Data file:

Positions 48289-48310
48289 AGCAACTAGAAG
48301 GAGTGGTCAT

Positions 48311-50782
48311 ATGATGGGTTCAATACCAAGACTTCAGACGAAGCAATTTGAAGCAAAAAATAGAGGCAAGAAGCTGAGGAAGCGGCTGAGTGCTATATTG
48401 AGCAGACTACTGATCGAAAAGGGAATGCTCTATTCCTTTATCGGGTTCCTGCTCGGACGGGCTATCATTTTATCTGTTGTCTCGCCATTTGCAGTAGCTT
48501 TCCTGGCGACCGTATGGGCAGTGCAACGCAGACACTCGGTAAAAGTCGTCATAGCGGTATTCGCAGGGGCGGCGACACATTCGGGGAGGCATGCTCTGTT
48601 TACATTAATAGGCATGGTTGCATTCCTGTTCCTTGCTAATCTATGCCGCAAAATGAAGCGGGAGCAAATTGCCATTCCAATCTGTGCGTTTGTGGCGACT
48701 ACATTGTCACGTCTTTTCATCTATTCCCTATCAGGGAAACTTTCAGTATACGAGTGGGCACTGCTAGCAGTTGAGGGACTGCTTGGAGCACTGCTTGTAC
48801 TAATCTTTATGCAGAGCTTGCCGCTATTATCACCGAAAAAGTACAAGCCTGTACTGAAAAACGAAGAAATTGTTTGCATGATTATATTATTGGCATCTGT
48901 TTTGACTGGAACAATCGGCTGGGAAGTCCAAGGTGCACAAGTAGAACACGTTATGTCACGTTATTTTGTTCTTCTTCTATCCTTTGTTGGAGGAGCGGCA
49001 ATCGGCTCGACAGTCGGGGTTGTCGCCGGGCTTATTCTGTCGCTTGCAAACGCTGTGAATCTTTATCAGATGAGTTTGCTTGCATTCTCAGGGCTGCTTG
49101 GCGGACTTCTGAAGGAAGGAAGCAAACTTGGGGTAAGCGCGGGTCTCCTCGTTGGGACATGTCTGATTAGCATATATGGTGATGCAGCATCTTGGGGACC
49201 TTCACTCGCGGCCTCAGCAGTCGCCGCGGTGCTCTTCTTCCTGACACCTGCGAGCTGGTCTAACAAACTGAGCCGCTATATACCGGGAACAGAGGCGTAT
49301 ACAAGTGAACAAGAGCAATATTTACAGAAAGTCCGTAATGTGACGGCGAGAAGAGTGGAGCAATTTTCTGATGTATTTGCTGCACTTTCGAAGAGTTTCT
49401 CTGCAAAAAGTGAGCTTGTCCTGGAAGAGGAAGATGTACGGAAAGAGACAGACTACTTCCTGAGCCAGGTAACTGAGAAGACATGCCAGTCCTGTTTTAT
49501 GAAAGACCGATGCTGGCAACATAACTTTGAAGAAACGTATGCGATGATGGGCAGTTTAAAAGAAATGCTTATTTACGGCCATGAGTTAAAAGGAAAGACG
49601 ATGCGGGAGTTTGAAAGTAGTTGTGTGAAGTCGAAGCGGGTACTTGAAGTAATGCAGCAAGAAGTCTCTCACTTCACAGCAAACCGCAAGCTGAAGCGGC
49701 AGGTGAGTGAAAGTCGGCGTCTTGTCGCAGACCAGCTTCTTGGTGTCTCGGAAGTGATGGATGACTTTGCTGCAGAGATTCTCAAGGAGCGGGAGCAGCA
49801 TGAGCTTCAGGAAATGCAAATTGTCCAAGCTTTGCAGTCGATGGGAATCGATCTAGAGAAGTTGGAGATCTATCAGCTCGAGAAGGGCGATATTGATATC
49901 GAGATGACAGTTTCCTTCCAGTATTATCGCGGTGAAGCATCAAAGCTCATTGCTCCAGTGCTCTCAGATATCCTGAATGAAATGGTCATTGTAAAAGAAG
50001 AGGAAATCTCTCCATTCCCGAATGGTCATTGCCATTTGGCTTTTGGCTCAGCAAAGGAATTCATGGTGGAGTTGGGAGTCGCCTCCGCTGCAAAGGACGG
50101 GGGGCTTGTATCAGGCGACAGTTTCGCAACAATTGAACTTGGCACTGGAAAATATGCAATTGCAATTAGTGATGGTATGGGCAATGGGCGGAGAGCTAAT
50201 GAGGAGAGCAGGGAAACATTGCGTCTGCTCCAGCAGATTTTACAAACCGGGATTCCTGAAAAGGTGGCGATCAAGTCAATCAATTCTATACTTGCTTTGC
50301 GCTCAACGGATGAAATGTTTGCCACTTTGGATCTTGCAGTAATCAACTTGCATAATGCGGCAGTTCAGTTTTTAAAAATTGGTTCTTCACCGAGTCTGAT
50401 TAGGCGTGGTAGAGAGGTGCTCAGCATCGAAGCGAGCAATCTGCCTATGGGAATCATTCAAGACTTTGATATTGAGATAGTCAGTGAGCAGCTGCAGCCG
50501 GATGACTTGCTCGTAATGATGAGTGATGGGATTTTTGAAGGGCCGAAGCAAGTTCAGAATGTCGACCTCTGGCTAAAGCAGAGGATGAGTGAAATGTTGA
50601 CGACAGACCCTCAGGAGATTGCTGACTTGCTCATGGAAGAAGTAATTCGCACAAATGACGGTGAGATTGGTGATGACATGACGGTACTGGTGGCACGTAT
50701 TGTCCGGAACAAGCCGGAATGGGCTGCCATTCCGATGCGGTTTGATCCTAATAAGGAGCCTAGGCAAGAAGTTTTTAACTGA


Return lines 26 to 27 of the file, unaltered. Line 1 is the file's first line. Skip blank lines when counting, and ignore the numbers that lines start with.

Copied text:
50401 TAGGCGTGGTAGAGAGGTGCTCAGCATCGAAGCGAGCAATCTGCCTATGGGAATCATTCAAGACTTTGATATTGAGATAGTCAGTGAGCAGCTGCAGCCG
50501 GATGACTTGCTCGTAATGATGAGTGATGGGATTTTTGAAGGGCCGAAGCAAGTTCAGAATGTCGACCTCTGGCTAAAGCAGAGGATGAGTGAAATGTTGA